Particle physics experiments

ORNL and partners launch first experiments using new facility to make cosmic isotopes on Earth

Newswise – Two decades in the making, a new flagship facility for nuclear physics opened on May 2 and scientists from the Department of Energy’s Oak Ridge National Laboratory have participated in 10 of its first 34 experiments. ORNL researchers and their partners from other national laboratories and universities launched the first experiment on May 11.

The Facility for Rare Isotope Beams, or FRIB, a DOE Office of Science user facility at Michigan State University, will produce more than 1,000 new rare isotopes. It’s not your parents’ isotopes, like americium-241 in smoke detectors or fluorine-18 in PET scanners.

FRIB’s rare isotopes have abnormal proton/neutron ratios, so they are unstable and prone to decay. Many exist for mere fractions of a second, such as magnesium-40, calcium-55, and nickel-78. Until now, they were only made during stellar explosions and neutron star mergers. Now what is designed to be the world’s most powerful heavy ion accelerator is making them here on Earth.

“FRIB will usher in a new era of discovery,” said Witold Nazarewicz, FRIB’s chief scientist and distinguished professor of physics at MSU. “ORNL has provided long-term expertise and unique instrumentation that will help FRIB provide new insights into what holds atomic nuclei together, how elements are created, and how to use nuclei for societal benefits.”

The first standing

FRIB’s first experiment is being led by Heather Crawford of the DOE’s Lawrence Berkeley National Laboratory with partners from ORNL, the University of Tennessee, Knoxville and elsewhere. The experiment uses the FRIB Decay Station Initiator, or FDSi, a modular multi-detector system that is extremely sensitive to rare isotope decay signatures.

“The FDSi is an assembly of the best detectors available to the scientific community within an integrated infrastructure for FRIB nuclear decay studies,” said Mitch Allmond of ORNL, who manages the project. A key element of FDSi stems from pioneering work on the design of germanium detectors by David Radford of ORNL, including the CLover Array for Radioactive ION Beams, or CLARION.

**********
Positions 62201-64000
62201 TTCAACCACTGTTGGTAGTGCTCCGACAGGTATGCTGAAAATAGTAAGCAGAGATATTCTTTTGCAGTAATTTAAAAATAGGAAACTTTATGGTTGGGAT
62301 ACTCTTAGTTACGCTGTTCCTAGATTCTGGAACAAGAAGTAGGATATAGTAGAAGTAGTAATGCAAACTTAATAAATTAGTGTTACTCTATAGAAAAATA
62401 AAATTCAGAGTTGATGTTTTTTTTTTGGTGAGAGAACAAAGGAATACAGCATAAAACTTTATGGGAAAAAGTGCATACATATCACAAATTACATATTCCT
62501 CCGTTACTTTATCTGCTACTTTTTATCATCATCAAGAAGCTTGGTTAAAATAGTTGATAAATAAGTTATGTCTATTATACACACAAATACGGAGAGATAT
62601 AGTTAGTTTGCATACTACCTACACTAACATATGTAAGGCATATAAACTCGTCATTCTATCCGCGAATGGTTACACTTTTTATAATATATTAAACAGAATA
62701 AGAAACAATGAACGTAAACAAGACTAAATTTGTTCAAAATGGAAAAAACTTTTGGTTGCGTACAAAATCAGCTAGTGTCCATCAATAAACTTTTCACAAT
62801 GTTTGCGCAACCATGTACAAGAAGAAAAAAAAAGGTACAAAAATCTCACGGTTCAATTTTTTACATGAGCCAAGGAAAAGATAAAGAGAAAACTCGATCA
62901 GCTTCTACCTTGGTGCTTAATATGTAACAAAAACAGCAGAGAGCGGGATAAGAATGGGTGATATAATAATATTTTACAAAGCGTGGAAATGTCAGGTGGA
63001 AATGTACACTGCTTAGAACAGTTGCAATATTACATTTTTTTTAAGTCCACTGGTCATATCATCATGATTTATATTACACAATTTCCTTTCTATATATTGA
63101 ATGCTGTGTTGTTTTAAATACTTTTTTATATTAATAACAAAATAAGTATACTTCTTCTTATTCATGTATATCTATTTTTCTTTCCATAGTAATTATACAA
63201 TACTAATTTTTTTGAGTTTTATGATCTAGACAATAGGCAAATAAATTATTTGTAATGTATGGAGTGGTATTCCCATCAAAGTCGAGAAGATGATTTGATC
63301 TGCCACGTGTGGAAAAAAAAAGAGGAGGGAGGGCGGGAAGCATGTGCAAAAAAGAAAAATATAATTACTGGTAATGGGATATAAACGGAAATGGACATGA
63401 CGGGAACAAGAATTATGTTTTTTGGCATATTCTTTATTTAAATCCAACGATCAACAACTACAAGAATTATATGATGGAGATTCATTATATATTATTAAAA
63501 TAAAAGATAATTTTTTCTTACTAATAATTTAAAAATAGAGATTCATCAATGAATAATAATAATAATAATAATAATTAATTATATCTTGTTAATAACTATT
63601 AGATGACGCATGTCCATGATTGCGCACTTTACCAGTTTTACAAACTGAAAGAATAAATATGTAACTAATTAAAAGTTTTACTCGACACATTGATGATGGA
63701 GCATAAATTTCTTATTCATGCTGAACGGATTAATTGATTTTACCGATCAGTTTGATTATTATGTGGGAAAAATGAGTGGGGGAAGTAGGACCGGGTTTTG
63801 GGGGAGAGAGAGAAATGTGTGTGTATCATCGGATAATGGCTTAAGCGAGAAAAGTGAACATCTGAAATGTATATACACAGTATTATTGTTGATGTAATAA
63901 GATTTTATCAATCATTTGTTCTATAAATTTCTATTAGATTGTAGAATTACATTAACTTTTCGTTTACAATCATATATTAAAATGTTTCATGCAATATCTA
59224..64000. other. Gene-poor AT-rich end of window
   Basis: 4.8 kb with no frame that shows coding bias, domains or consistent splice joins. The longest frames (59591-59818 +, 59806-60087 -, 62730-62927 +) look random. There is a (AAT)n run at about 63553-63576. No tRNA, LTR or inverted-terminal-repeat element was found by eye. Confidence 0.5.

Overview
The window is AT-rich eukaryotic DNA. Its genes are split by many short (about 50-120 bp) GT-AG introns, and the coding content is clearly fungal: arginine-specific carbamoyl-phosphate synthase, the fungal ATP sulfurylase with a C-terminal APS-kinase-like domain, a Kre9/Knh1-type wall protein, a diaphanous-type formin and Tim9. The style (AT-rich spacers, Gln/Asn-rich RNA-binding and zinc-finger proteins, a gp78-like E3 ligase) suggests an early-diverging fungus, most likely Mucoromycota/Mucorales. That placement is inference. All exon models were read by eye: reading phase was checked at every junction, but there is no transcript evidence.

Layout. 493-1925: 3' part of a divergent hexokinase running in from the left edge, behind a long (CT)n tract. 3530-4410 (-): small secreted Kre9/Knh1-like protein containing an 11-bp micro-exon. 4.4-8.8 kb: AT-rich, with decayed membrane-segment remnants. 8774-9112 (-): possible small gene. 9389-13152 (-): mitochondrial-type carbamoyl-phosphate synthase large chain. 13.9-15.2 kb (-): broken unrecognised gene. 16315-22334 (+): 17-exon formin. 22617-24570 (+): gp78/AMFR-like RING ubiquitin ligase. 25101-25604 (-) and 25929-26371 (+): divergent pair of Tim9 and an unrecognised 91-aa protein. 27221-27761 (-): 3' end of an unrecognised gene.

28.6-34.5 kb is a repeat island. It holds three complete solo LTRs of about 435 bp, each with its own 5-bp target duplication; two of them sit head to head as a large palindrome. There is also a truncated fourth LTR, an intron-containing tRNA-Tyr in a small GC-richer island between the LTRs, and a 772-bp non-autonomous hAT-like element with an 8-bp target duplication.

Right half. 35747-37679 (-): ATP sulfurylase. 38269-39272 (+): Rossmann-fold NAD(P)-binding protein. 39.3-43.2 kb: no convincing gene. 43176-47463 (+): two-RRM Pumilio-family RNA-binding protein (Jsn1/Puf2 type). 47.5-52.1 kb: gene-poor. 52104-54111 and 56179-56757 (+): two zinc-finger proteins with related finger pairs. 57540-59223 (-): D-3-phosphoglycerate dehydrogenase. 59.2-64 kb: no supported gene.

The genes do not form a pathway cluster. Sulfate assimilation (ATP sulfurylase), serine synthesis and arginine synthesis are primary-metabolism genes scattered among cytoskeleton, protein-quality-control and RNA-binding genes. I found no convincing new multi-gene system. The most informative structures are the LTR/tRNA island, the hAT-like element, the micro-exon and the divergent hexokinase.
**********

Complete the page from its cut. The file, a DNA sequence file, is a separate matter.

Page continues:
FDSi allows scientists to quickly mix and match detectors to capture different types of nuclear data. “All these individual detectors existed in different groups until now,” Allmond added.

FDSi is now at FRIB and is coupled to the Versatile Array of Neutron Detectors at Low Energy, or VANDLE, a neutron spectroscopy instrument developed under Robert Grzywacz, professor of physics at UTK with a cross-appointment at ORNL. VANDLE provides energetic information about neutrons. FDSi’s CLARION-VANDLE instrument duo is the first stop on the FRIB beamline.

Its latest stop is the Modular Total Absorption Spectrometer, or MTAS, a one-ton gamma-ray detector. “It’s the big FRIB receiver’s glove,” Grzywacz said. When the beam lands in MTAS, the detector effectively measures all of its energy in one lump sum. MTAS was developed for beta decay studies of neutron- and proton-rich nuclei under the direction of Krzysztof Rykaczewski of ORNL. The instrument is installed at FRIB for experiments planned for June to probe the decay of calcium-55, an important isotope in astrophysics.

Other ORNL instruments and resources available to the international FRIB user community of nearly 1,600 researchers include:

  • GODDESS detection system. Led by Steven Pain of ORNL, GODDESS measures various reactions that cause the creation of elements in stars. At its heart is the Oak Ridge Rutgers University Barrel Array, an arrangement of position-sensitive silicon detectors to spot charged particles.
  • Jet Experiments in Nuclear Structure and Astrophysics, or JENSA. Directed by Kelly Chipps of ORNL, JENSA is a unique gas jet system for nuclear reaction studies. Chipps spearheaded its use with radioactive beams.